Earlier today, the SBA issued additional guidance in the form of FAQ 46 addressing how the SBA will review borrowers’ good-faith certification concerning the necessity of their PPP loan requests. Most notably, the FAQ included the following safe harbor:
Any borrower that, together with its affiliates, received PPP loans with an original principal amount of less than $2 million will be deemed to have made the required certification concerning the necessity of the loan request in good faith.
We continue to recommend that if you do receive and keep PPP funding, that you maintain complete and accurate documentation to support your eligibility for and use of such funding.
The full text of the FAQ, which includes the SBA’s reasoning for providing this safe harbor, can be found at the following website:
May 1, 2020 – Paycheck Protection Program – Additional Guidance
We wanted to pass along some additional guidance regarding the PPP loans that has come out in the past week, as follows:
 PPP loan calculations for self-employed individuals and partnerships
The SBA has issued additional guidelines on calculating monthly payroll costs for Paycheck Protection Program loans for all entities, including self-employed taxpayers and partnerships.
Here is a link to the new guidance: PPP – How to Calculate Maximum Loan Amounts – By Business Type.
In particular, the guidance provides that a partnership applying for a PPP loan can include in its payroll cost computation the self-employed income of its general partners based on their 2019 Schedule K-1 box 14A, reduced by any Section 179 deduction claimed, unreimbursed partnership expenses claimed, and depletion claimed on oil and gas properties, multiplied by 0.9235, up to $100,000 per partner.
 No deductions for expenses paid by PPP debt that is forgiven
The IRS has issued guidance stating that taxpayers may not deduct expenses that were paid by PPP loans that are forgiven under the program.
The guidance explains that because PPP loan forgiveness is excludable from taxable income under the CARES Act and the Internal Revenue Code disallows deductions paid with exempt income, the expenses paid with proceeds from a forgiven PPP loan are not deductible.
Here is a link to the IRS guidance: IRS Notice 2020-32
 California nonconformity
The Franchise Tax Board has stated that PPP loans that are forgiven will be taxable for California tax purposes.
Each state follows its own rules regarding the extent to which it conforms to federal changes in the tax law. If you are not a resident of California and would like to know if your state conforms, please ask us.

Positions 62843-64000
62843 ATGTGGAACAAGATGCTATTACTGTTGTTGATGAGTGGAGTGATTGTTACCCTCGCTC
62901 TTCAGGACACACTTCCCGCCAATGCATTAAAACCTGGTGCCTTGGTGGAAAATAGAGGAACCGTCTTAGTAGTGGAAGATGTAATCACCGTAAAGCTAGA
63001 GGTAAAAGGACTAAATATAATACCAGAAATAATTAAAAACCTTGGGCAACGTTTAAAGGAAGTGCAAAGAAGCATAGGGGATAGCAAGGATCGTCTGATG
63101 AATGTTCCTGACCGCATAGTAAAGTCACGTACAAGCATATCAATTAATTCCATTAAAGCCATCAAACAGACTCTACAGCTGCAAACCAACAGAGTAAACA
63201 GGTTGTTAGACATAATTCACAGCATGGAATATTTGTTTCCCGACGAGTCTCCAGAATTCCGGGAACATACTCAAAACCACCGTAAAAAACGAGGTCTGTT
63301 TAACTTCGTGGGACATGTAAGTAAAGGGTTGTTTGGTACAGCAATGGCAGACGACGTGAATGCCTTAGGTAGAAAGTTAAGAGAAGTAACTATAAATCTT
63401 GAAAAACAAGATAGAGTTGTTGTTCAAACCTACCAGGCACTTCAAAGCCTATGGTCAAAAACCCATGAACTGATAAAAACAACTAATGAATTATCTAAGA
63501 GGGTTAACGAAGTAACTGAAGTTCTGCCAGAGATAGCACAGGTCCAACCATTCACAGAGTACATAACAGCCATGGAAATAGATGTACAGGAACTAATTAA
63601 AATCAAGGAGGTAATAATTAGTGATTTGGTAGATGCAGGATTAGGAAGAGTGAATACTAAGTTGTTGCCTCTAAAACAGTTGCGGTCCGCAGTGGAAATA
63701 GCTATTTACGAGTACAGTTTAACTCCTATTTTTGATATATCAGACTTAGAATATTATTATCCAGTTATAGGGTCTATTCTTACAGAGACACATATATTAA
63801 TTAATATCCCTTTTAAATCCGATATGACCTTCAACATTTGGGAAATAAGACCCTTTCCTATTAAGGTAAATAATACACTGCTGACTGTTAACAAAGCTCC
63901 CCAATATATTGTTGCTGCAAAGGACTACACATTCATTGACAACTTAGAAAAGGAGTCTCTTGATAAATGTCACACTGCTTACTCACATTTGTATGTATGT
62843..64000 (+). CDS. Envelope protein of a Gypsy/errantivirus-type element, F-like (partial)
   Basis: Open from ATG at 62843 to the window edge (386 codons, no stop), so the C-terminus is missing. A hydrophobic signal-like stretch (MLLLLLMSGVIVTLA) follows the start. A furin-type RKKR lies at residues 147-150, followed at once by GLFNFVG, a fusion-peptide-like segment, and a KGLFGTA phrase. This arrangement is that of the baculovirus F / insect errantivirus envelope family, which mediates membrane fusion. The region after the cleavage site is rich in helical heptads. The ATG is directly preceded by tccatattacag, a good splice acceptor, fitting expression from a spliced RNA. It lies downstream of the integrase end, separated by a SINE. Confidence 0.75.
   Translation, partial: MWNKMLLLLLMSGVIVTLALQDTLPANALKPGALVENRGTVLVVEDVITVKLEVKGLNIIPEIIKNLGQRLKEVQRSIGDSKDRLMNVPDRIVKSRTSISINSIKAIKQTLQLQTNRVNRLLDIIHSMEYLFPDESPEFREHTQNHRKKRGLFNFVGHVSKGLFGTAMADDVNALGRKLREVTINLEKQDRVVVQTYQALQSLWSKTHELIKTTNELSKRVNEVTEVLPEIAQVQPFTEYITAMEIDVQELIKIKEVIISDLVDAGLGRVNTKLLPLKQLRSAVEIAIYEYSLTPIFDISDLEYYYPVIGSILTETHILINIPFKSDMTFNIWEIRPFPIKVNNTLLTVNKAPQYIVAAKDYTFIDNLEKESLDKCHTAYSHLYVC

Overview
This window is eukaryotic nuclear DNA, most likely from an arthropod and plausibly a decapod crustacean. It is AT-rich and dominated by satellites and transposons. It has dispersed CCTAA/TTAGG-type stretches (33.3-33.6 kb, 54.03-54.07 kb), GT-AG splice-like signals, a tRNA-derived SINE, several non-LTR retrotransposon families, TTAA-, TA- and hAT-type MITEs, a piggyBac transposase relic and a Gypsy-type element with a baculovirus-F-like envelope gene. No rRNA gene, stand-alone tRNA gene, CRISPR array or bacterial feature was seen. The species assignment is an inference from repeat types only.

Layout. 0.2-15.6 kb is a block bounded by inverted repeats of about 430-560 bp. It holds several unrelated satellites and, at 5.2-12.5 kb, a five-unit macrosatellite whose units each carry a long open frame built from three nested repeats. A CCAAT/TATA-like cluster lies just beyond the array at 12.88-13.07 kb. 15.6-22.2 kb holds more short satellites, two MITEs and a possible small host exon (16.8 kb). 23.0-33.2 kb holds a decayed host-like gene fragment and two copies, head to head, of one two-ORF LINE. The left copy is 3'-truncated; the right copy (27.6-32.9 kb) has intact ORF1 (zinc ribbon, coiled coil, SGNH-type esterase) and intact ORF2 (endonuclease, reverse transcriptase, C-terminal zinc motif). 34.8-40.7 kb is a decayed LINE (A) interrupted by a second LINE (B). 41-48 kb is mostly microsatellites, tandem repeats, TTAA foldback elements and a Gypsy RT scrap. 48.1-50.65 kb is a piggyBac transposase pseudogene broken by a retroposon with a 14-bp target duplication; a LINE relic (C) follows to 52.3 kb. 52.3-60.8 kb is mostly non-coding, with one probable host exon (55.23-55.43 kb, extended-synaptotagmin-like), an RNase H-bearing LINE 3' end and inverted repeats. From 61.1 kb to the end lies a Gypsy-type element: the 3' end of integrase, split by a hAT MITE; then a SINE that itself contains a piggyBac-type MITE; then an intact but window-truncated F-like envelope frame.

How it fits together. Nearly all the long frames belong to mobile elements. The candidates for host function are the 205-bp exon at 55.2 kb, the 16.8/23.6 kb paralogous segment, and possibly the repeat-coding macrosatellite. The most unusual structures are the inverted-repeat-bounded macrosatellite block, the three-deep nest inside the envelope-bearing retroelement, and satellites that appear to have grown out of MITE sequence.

April 30, 2020 – Paycheck Protection Program Considerations
Update: FAQ 43 was added on May 5, 2020 to extend the safe harbor deadline from May 7th to May 14th, and FAQ 47 was added on May 13th to further extend the deadline to May 18th. The below has been updated to reflect the extended deadline.
The Paycheck Protection Program and Health Care Enhancement Act (“Enhancement Act”) was signed into law on April 24th, infusing an additional $310 billion into the Paycheck Protection Program (“PPP”).
Numerous recent headlines have shone the spotlight on the distribution of the first round of PPP funds to large restaurant chains and other prominent public and private companies. Many have questioned the propriety of the eligibility requirements as well as the integrity and ethics of many organizations that have applied for funding.
The PPP was designed specifically to provide eligible small businesses immediate relief if they believe and are willing to certify to the lender that “current economic uncertainty” of the COVID-19 pandemic makes such a loan for their business “necessary to support their ongoing operations”. Unfortunately, the initial guidance from the SBA did not provide any definition or specifics regarding the nature or extent of the required impact to operations or the “current economic uncertainty” that would make the loan request “necessary to support ongoing operations”. In addition, since the PPP loan has a forgiveness component if a business meets certain conditions, the program has been touted by many as “free money”. Consequently, demand for PPP loans has been overwhelming.
On April 23rd, the SBA updated its Frequently Asked Questions Document to add FAQ 31. The new FAQ provides much-needed clarity regarding program qualifications specific to businesses with access to other sources of liquidity to support their ongoing operations. Any business that received a PPP loan prior to the issuance of this new guidance and who now believes that they do NOT demonstrate the necessity for the loan has until May 18, 2020 to repay the loan in full to be deemed by the SBA to have made the required certification in good faith.
We certainly understand that there has been a justifiable rush for eligible small businesses to expedite processing of these loans and you may be primed to submit your PPP application. However, we want to caution you as to the potential risks of receiving these funds, as these loans will be subject to regulatory and public scrutiny. Loan recipients will not remain anonymous, as EINs will be made public. We anticipate heightened government scrutiny will be forthcoming to investigate potential fraud and abuse. Businesses that have received PPP loans and are later found to have not qualified under the eligibility rules and/or businesses that do not use the funding in accordance with the terms of the program could be subject to significant legal or regulatory consequences. Further, businesses may experience reputational damage for having inappropriately pursued these loans.